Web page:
Construction starts on $122M Ohio headquarters
CINCINNATI -- Construction began Thursday on a consumer-data company's new $122 million headquarters in the heart of downtown Cincinnati, a development being touted for deepening the city's ongoing transformation from a declining Rust Belt dinosaur to a region pulsing with new development and revitalization.
The nine-story office tower will be home to dunhumbyUSA, which analyzes consumer habits for companies like Macy's, Procter & Gamble, Coca-Cola and PepsiCo.
The company, a joint venture of Cincinnati-based Kroger and London-based dunhumby, began in Cincinnati with three employees in 2003 and now has more than 650; the company plans to nearly double to a 1,100-person workforce by 2018.
Both Cincinnati and state officials fought to keep the fast-growing company in the city, awarding it a combined $25 million in tax credits and incentives. Those efforts came despite arguments from some who said that in tough financial times, cities should tighten their belts.
Hostess picks lead bidders for Twinkies
NEW YORK -- Hostess has picked a lead bid for its famous Twinkies.
The bankrupt company said late Wednesday that it has selected a joint offer from two investment firms -- Metropoulos & Co. and Apollo Global Management LLC -- as the lead bid for its Twinkies and other snack cakes.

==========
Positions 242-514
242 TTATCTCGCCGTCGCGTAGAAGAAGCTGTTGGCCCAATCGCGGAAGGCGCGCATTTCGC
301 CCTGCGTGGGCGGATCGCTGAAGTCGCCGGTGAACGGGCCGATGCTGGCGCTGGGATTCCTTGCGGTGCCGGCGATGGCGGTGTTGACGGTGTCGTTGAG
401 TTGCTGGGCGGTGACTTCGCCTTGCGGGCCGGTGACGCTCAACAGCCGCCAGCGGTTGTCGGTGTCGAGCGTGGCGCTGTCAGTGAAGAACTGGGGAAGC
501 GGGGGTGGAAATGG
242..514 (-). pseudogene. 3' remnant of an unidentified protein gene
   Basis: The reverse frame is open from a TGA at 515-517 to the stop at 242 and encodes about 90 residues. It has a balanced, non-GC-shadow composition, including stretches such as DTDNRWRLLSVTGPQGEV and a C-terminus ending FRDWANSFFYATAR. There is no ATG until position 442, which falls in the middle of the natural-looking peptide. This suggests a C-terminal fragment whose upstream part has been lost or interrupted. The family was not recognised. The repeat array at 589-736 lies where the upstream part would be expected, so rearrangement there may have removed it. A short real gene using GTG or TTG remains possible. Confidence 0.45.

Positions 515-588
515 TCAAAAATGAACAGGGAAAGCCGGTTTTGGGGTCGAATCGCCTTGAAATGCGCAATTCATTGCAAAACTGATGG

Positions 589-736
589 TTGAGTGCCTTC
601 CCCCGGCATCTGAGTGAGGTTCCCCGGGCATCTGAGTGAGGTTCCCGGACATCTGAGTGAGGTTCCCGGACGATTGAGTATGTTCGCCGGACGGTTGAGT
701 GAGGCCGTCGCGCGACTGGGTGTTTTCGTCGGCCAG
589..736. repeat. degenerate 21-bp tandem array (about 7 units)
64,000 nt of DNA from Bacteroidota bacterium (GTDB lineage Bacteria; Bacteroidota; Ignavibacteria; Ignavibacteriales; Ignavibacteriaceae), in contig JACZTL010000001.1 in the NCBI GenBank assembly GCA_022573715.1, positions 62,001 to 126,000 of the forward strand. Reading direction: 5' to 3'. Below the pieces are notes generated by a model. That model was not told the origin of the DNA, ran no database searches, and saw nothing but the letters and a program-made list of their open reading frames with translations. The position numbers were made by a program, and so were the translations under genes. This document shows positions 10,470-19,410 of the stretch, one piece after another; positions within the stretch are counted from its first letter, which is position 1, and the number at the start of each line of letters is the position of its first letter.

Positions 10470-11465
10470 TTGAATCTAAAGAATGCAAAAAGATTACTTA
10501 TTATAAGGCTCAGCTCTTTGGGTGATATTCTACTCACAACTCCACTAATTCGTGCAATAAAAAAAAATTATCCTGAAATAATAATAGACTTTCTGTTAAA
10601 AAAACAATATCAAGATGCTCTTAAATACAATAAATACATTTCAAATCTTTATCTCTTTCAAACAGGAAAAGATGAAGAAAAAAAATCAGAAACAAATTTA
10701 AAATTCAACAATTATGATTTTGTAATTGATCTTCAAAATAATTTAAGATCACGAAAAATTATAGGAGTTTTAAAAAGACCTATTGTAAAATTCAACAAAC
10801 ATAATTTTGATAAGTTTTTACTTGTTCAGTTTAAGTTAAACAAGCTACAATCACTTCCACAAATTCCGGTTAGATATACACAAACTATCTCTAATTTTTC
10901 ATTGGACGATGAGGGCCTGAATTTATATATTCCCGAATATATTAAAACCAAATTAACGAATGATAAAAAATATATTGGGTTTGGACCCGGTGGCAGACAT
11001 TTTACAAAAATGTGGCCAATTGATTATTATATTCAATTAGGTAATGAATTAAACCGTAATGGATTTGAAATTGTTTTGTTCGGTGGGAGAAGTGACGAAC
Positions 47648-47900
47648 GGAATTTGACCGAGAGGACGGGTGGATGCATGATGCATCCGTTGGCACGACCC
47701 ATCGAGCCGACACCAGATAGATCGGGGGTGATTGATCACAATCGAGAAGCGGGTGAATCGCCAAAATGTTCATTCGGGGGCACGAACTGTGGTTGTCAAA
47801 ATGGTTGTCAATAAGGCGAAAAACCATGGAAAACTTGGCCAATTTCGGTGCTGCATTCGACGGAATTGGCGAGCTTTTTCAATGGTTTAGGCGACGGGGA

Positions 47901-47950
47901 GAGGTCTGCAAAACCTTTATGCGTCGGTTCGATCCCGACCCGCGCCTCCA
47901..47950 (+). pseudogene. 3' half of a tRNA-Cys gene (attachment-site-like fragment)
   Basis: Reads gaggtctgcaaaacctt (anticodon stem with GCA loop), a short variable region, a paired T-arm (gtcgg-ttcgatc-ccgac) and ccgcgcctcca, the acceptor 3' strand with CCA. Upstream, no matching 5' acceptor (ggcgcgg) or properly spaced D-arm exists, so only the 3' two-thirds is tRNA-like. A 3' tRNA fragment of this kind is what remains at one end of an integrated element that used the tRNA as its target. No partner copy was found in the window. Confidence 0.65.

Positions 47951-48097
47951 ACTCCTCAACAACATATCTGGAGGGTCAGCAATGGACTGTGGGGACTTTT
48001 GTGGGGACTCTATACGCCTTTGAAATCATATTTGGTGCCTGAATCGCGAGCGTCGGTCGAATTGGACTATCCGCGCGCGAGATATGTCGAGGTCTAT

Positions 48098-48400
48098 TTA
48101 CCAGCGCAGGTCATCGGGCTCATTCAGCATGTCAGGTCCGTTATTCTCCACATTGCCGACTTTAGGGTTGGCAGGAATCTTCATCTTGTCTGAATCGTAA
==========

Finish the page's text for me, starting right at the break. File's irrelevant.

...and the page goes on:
Hostess says the two are teaming to on $410 million bid for the snack-cake business and five bakeries.
The "stalking horse" bid would set the floor for an auction process that lets competitors make better offers. A judge would have to approve any final sale.
Union agrees to back off protests at Wal-Mart
WASHINGTON -- Labor groups say they will end their picketing at Wal-Mart stores for at least 60 days as part of a settlement with the National Labor Relations Board. But they vowed they will continue to press the world's largest retailer to better overall working conditions, including wages.
The agreement, announced by the labor board Thursday, comes after the discounter filed a complaint on Nov. 20 with the board against the United Food and Commercial Workers International Union.
It said that demonstrations at the stores organized by union-backed OUR Walmart that culminated on the day after Thanksgiving threatened to disrupt its business and intimidate customers and other store workers.
At issue were what constitutes picketing and whether the activity was aimed at gaining recognition for the union. Wal-Mart contended that such demonstrations violated labor laws because it claimed the "picketing" lasted more than 30 days and had the intent of unionizing its members.